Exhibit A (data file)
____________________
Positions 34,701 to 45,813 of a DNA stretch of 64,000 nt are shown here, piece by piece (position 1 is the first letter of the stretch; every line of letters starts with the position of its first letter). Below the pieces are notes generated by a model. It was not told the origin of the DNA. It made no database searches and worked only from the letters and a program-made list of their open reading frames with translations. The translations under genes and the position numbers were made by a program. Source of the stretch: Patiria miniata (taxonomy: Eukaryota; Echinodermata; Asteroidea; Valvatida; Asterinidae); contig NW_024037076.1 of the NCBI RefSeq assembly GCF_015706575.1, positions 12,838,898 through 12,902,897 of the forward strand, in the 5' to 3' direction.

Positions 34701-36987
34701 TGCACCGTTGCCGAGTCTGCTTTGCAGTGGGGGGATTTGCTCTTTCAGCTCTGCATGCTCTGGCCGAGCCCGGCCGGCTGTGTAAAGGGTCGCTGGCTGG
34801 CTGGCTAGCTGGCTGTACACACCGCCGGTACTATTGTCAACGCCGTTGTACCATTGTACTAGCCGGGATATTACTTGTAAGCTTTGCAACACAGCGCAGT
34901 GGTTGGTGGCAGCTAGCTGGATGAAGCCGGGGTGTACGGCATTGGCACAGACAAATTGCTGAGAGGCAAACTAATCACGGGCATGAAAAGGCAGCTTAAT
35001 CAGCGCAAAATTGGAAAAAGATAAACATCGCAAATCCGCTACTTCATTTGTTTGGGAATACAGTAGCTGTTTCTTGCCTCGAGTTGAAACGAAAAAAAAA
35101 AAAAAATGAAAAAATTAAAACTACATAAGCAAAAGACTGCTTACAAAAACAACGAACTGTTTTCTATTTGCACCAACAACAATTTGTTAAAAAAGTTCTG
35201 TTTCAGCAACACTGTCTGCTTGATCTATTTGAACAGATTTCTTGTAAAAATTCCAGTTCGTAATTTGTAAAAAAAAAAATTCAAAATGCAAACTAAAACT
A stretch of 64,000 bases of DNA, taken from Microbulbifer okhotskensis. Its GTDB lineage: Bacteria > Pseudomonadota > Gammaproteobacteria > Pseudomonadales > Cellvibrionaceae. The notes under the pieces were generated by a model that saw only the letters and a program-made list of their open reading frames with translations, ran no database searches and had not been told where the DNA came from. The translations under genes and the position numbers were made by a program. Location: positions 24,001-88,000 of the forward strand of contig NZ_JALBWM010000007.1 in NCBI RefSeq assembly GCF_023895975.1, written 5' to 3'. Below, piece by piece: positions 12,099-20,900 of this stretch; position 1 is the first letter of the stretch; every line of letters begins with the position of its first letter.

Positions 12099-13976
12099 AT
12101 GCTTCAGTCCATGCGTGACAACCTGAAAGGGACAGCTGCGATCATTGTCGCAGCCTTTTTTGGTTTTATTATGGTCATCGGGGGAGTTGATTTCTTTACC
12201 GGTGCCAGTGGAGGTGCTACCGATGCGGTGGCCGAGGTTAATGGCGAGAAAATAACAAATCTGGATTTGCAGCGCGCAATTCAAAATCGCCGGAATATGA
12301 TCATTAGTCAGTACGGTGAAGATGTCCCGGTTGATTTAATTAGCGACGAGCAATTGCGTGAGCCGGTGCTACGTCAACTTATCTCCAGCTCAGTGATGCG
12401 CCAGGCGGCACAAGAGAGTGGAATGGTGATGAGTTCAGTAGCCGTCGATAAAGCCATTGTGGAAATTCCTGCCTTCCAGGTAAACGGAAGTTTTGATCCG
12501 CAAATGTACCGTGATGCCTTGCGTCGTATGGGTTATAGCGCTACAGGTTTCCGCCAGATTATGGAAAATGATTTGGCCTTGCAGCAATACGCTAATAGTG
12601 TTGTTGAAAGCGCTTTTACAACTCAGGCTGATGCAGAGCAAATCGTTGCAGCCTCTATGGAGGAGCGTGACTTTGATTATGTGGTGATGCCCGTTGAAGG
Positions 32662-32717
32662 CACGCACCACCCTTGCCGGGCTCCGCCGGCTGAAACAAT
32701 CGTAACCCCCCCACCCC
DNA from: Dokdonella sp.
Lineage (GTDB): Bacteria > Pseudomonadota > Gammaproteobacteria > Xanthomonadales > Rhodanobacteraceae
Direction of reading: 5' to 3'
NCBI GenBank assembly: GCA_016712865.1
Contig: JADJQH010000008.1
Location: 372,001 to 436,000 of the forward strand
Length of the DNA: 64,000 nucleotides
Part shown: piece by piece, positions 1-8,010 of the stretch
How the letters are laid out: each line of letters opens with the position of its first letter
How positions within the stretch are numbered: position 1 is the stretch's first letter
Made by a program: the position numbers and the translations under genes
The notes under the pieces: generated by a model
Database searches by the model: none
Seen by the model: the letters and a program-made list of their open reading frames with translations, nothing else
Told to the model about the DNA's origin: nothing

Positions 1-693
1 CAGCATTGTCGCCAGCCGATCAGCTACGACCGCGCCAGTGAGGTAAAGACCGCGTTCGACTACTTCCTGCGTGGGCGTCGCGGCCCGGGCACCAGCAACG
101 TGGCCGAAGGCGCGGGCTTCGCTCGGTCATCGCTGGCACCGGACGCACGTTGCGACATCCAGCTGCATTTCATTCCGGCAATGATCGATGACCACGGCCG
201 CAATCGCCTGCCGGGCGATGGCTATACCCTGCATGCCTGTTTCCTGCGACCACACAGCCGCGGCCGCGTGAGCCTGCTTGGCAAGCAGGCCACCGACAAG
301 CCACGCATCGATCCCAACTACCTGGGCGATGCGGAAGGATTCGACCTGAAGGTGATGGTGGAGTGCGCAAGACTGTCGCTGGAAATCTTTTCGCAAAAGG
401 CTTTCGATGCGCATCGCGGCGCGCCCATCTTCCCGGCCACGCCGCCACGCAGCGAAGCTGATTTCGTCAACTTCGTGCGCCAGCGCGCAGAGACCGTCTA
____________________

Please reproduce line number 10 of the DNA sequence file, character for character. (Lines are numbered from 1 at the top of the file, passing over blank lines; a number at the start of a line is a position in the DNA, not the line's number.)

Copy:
Positions 12099-13976